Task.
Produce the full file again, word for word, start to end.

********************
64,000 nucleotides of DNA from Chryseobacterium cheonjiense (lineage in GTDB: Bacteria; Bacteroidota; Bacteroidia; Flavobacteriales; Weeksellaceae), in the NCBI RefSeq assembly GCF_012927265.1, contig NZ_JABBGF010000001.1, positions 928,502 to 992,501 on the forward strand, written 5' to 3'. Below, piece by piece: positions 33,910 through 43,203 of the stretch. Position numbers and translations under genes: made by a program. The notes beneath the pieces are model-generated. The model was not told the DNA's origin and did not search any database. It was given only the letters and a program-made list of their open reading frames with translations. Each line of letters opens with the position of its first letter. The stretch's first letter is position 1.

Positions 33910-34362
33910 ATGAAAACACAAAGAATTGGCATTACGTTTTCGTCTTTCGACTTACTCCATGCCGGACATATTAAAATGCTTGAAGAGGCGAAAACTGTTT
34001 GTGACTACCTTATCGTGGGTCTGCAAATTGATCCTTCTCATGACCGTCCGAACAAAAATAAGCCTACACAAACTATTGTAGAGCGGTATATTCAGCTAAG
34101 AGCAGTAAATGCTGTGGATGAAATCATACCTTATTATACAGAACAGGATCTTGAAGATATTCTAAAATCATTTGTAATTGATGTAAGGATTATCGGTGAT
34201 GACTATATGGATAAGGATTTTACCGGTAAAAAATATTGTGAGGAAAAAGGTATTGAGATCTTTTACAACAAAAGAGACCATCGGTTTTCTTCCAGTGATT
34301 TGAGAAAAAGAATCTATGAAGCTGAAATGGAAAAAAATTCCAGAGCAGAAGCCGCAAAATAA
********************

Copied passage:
64,000 nucleotides of DNA from Chryseobacterium cheonjiense (lineage in GTDB: Bacteria; Bacteroidota; Bacteroidia; Flavobacteriales; Weeksellaceae), in the NCBI RefSeq assembly GCF_012927265.1, contig NZ_JABBGF010000001.1, positions 928,502 to 992,501 on the forward strand, written 5' to 3'. Below, piece by piece: positions 33,910 through 43,203 of the stretch. Position numbers and translations under genes: made by a program. The notes beneath the pieces are model-generated. The model was not told the DNA's origin and did not search any database. It was given only the letters and a program-made list of their open reading frames with translations. Each line of letters opens with the position of its first letter. The stretch's first letter is position 1.

Positions 33910-34362
33910 ATGAAAACACAAAGAATTGGCATTACGTTTTCGTCTTTCGACTTACTCCATGCCGGACATATTAAAATGCTTGAAGAGGCGAAAACTGTTT
34001 GTGACTACCTTATCGTGGGTCTGCAAATTGATCCTTCTCATGACCGTCCGAACAAAAATAAGCCTACACAAACTATTGTAGAGCGGTATATTCAGCTAAG
34101 AGCAGTAAATGCTGTGGATGAAATCATACCTTATTATACAGAACAGGATCTTGAAGATATTCTAAAATCATTTGTAATTGATGTAAGGATTATCGGTGAT
34201 GACTATATGGATAAGGATTTTACCGGTAAAAAATATTGTGAGGAAAAAGGTATTGAGATCTTTTACAACAAAAGAGACCATCGGTTTTCTTCCAGTGATT
34301 TGAGAAAAAGAATCTATGAAGCTGAAATGGAAAAAAATTCCAGAGCAGAAGCCGCAAAATAA